- Special Sections
- Public Notices
Dillon Straub is taking everything day-by-day.
The cliché is often overplayed, but for Straub it’s how life goes.
Though only 16 years old, the Hillsdale, Mich., native has been diagnosed with limb-girdle muscular dystrophy type II, a disease doctors say nobody truly understands completely.
Accompanied by three friends also from Hillsdale, Straub is walking 860 miles to the Florida state line.
“I wanted to do something big before I couldn’t,” Straub said. “I’m supposed to be in a wheel chair by my mid-20s. It’s just something not many people have done.”
The disease is said to be extremely rare and had doctors puzzled at the University of Michigan and Cleveland hospitals for three years before diagnosing Straub with it about two months ago. Straub said the disease makes people tired a lot and basically eats away at one’s muscles.
“About three years ago, I was always tired. I’d wake up tired,” Straub said. “During baseball my arm really hurt. It hurt so bad I couldn’t even throw a ball anymore so we went to the doctors and they started doing tests. It took about three years. They said it was one thing and then said it was another thing. [Now] they think they know what it is.”
About one week after being diagnosed with the disease, Straub decided he wanted to do a walk to raise awareness of the disease and money for research.
John May, 33, one of Straub’s parents’ best friends, was present when Straub told his parents he wanted to do the walk. It was an idea they were initially reluctant to allow.
“He was talking to his mom about it and I said I’ll do it [with him],” May said. “They gave him permission to do this because I was willing to do it with him and they knew he’d be in good hands.”
Limb-girdle muscular dystrophy is a disease so rare that a cure or special treatment for it doesn’t currently exist.
“There’s only one doctor that claims any knowledge is what [the doctors at University of Michigan and Cleveland] said,” May said. “They say he’s in Italy so they don’t even know anything about it. Even the guy in Italy doesn’t know a whole lot about it. He’s the only person who claims to know it. Cleveland and U of M are two big medical centers and they’re just baffled. There’s nothing they can do about it.”
Straub and May began the trek south on June 14.
After just a few days with Straub carrying 80 pounds of gear, and May carrying 120, the duo realized they weren’t going to be able to make the trip alone.
That is when Brandon Wheeler and Jared Kennedy joined the two. Wheeler and Kennedy drive in a car with all the gear, and provide Straub and May with food and water when needed. The two will drive a few miles ahead and wait for the other two to catch up to them.
Without Wheeler and Kennedy, May said he and Straub probably wouldn’t even be in Kentucky yet. As it is, the two walk each day from 9 a.m. to 5 p.m., covering 15 miles on average.
As they walk during the day, it’s often headphones in and music on. An updated music list on his mp3 player is something Straub said he tries to accomplish when he can, and his music ranges everywhere from rap, to rock, to country.
“Sometimes you just try to clear your head and not think of anything at all,” Straub said. “Other days you’re really tired at the beginning and I try to close my eyes and just sleep as I’m walking.”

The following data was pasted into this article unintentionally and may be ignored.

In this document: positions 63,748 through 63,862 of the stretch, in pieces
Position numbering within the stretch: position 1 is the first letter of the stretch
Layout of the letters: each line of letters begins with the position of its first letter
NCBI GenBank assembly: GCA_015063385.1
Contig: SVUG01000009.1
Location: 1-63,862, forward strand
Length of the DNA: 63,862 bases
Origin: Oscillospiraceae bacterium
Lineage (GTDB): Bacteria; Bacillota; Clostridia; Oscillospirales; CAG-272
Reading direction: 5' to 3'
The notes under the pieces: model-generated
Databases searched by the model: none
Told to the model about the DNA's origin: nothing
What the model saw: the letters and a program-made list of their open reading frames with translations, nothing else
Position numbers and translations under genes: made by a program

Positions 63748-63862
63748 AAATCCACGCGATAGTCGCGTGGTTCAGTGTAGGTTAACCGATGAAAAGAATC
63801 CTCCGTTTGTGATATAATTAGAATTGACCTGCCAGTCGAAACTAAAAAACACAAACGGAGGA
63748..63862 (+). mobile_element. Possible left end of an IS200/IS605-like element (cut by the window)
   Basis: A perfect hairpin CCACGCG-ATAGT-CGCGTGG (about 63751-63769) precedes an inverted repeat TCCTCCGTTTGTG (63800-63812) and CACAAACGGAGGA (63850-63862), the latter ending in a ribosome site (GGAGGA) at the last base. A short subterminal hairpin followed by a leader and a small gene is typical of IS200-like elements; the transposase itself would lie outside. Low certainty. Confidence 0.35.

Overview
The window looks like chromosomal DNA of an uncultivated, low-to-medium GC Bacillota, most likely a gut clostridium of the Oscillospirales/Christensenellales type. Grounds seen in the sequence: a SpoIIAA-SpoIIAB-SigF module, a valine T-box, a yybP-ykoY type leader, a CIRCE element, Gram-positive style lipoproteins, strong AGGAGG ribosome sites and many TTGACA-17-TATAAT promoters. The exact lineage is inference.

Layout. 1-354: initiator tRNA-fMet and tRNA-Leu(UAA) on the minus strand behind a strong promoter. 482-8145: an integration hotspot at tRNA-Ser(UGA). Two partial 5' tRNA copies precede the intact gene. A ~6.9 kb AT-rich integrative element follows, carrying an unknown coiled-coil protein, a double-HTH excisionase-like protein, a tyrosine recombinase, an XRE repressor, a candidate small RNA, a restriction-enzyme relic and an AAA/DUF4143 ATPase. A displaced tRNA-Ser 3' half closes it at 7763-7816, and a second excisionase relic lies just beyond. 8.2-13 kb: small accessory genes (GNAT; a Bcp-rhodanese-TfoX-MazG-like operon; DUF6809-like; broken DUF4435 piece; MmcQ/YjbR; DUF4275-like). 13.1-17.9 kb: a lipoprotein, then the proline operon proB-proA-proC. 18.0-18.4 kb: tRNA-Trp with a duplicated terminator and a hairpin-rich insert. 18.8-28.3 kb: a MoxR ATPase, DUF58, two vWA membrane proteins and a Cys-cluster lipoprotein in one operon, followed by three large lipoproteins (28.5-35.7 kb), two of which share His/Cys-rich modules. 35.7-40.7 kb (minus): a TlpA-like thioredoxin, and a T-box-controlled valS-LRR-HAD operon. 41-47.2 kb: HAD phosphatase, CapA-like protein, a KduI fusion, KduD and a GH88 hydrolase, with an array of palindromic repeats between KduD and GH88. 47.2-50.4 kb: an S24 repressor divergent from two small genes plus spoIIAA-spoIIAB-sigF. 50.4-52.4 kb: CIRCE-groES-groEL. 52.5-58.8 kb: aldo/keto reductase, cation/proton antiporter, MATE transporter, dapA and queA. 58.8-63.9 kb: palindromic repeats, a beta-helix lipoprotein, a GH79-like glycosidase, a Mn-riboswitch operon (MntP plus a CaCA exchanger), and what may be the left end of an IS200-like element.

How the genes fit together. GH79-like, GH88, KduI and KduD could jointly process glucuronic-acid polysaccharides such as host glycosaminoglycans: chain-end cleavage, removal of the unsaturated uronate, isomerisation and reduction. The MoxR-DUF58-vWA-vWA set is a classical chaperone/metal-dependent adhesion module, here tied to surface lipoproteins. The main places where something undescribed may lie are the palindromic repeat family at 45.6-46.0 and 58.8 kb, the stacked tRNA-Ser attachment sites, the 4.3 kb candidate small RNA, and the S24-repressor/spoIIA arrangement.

Not all shoulders on the sides of roads are the same size, and the two must be wary of the traffic around them. The wide shoulders in Lawrenceburg were a welcome sight, May said.
Their path will take them down U.S. 127 until it ends, where they will then pick up U.S. 27 as they will walk close to the Alabama-Georgia state line until they cross into Florida.
There, the group will have a two-week stay in Fort Myers, Fla., at a resort.
How they will get back home to Michigan is another question. Straub said that is something they take day-by-day, along with where they will walk and stay each day on their trip.
At night, the group usually is able to stay at hotels for free or at discount rates. They say they’ve only been to a few hotels where they’ve actually had to pay.
It hasn’t only been businesses offering them amenities though. The foursome say they’ve been surprised at how open people have been to welcome them into their homes for a home cooked meal or allow them to stay in their yard to set up camp.
“It’s so good when you’ve been on the road for a couple weeks,” said Straub as he rattled off names of meals as they came to his head.
The experience has opened his eyes to the better people and things in life despite sad and unfortunate news constantly littering the headlines.
Wheeler said they’ve had people give them $100 and $2. It isn’t always the amount of money that’s touching, Straub and the group said, it’s the thought.
“You have people who just don’t have the money and they actually give you like all they have,” Straub said.
“Sometimes the $2 means more than the $100.”
“It makes us feel good because you don’t see that every day,” May said. “You get to meet some real nice people. They go out of their way to do without, to make sure we have something.”
It’s these people and these experiences that have changed Straub’s idea of the mission of the trip.
“[Walking from Michigan to Florida] started out as the main mission,” Straub said. “But it’s not even really that anymore. It’s the people that we’ve met along the way and the people that we’re going to meet.”
E-mail Metz Camfield at email@example.com.